- 1887 – Willard Price, Canadian-American journalist and author (d. 1983), was a Canadian-born American traveller, journalist and author.
- 1879 – Lucy Burns, American activist, co-founded the National Woman's Party (d. 1966), was an American suffragist and women's rights advocate. She was a passionate activist in the United States and in the United Kingdom.
- 1874 – Ernst Cassirer, Polish-American philosopher and academic (d. 1945), was a German philosopher. Trained within the Neo-Kantian Marburg School, he initially followed his mentor Hermann Cohen in attempting to supply an idealistic philosophy of science.
- 1867 – Charles Dillon Perrine, American-Argentinian astronomer (d. 1951), was an American astronomer living in Argentina. He won the Lalande Prize in 1897.
- 1866 – Albertson Van Zo Post, American fencer (d. 1938), was an American fencer who competed in the 1904 Summer Olympics and 1912 Summer Olympics. He was born in Cincinnati, Ohio, and died in New York City.
- 1860 – Elias M. Ammons, American businessman and politician, 19th Governor of Colorado (d. 1925). Elias Milton Ammons (July 28, 1860 – May 20, 1925) served as the 19th Governor of Colorado from 1913 to 1915.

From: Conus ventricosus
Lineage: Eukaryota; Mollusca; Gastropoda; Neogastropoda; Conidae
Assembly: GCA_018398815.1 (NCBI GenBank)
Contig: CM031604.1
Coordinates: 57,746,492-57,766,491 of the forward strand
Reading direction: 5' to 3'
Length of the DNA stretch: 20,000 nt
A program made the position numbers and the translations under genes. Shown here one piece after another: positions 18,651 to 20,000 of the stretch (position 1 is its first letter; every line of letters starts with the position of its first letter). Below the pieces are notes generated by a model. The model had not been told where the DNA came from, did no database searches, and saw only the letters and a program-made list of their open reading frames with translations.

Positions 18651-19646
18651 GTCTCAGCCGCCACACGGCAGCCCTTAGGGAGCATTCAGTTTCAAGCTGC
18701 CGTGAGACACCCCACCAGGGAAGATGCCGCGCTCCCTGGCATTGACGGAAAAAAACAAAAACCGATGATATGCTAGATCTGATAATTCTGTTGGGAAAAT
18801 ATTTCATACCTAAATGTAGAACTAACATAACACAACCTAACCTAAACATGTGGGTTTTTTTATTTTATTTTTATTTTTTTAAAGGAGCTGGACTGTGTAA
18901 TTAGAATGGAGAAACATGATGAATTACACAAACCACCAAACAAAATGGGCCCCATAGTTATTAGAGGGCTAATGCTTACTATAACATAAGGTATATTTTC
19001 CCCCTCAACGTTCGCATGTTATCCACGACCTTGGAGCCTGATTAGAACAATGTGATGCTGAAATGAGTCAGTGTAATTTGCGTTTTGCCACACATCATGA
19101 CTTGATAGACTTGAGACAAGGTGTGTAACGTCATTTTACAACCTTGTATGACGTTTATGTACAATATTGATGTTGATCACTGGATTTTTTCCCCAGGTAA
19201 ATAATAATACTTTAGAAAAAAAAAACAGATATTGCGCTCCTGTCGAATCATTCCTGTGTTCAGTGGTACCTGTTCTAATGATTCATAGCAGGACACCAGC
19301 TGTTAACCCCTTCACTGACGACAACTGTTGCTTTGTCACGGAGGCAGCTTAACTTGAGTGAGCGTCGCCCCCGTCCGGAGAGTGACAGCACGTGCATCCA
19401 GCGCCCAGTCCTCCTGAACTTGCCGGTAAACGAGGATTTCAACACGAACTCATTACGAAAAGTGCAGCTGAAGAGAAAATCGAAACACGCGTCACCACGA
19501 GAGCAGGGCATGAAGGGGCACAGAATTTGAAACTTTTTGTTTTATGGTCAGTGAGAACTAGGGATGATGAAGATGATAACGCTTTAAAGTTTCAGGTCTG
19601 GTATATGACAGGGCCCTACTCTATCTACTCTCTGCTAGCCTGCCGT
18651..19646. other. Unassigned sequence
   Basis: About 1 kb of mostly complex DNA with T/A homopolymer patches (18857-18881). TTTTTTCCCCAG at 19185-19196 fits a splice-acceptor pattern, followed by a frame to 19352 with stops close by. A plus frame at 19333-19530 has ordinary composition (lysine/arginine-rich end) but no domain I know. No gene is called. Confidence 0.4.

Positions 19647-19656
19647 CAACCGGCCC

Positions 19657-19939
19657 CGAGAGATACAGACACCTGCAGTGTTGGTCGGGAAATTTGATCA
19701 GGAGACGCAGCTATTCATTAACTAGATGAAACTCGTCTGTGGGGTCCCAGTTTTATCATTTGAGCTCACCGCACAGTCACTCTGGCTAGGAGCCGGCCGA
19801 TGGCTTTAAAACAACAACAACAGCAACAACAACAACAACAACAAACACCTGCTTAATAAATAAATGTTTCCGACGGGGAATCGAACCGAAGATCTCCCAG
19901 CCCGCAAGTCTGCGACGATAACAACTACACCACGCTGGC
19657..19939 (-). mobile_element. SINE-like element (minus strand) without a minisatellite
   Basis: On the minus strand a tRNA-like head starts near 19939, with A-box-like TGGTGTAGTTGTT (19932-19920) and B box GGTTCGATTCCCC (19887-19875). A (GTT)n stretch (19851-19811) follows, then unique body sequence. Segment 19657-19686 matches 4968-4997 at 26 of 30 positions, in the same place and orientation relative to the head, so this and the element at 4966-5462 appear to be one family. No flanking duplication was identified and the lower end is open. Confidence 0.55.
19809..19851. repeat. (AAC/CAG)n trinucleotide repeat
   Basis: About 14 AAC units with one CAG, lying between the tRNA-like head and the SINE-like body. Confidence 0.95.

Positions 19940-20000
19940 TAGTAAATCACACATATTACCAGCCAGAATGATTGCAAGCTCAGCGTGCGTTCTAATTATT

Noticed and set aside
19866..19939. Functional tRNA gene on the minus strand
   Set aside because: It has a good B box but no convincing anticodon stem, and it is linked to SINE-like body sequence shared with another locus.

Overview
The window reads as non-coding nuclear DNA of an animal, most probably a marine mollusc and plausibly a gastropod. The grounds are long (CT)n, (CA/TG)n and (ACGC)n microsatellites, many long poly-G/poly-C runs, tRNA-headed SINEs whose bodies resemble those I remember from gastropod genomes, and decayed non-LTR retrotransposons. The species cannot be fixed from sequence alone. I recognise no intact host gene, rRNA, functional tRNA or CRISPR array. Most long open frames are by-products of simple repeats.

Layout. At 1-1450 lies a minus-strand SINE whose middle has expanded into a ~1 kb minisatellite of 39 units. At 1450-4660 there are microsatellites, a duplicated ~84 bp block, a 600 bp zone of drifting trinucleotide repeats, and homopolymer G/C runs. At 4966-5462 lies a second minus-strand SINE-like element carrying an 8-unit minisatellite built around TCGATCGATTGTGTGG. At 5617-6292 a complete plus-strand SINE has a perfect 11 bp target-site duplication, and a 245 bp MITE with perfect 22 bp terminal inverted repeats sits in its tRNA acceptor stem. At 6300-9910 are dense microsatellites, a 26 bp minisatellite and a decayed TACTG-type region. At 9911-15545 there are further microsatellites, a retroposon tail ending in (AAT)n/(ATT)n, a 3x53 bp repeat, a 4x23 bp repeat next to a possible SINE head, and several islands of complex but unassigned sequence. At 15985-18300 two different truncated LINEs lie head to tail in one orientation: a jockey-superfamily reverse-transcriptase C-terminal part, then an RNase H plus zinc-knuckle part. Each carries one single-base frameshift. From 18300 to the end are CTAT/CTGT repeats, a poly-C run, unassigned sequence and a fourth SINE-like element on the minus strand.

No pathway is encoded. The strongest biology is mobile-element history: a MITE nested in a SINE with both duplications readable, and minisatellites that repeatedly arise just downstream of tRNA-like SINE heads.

- 1857 – Ballington Booth, English-American activist, co-founded Volunteers of America (d. 1940), was a British-born American Christian minister who co-founded Volunteers of America, a Christian charitable organization, and became its first General (1896-1940). He was a former officer in The Salvation Army.
- 1796 – Ignaz Bösendorfer, Austrian businessman, founded the Bösendorfer Company (d. 1859), was an Austrian musician and piano manufacturer, who in 1828 founded the Bösendorfer company in Vienna-Josefstadt.
- 1746 – Thomas Heyward, Jr., American judge and politician (d. 1809), was a signer of the United States Declaration of Independence and of the Articles of Confederation as a delegate of South Carolina.
- 2014 – Margot Adler, American journalist and author (b. 1946)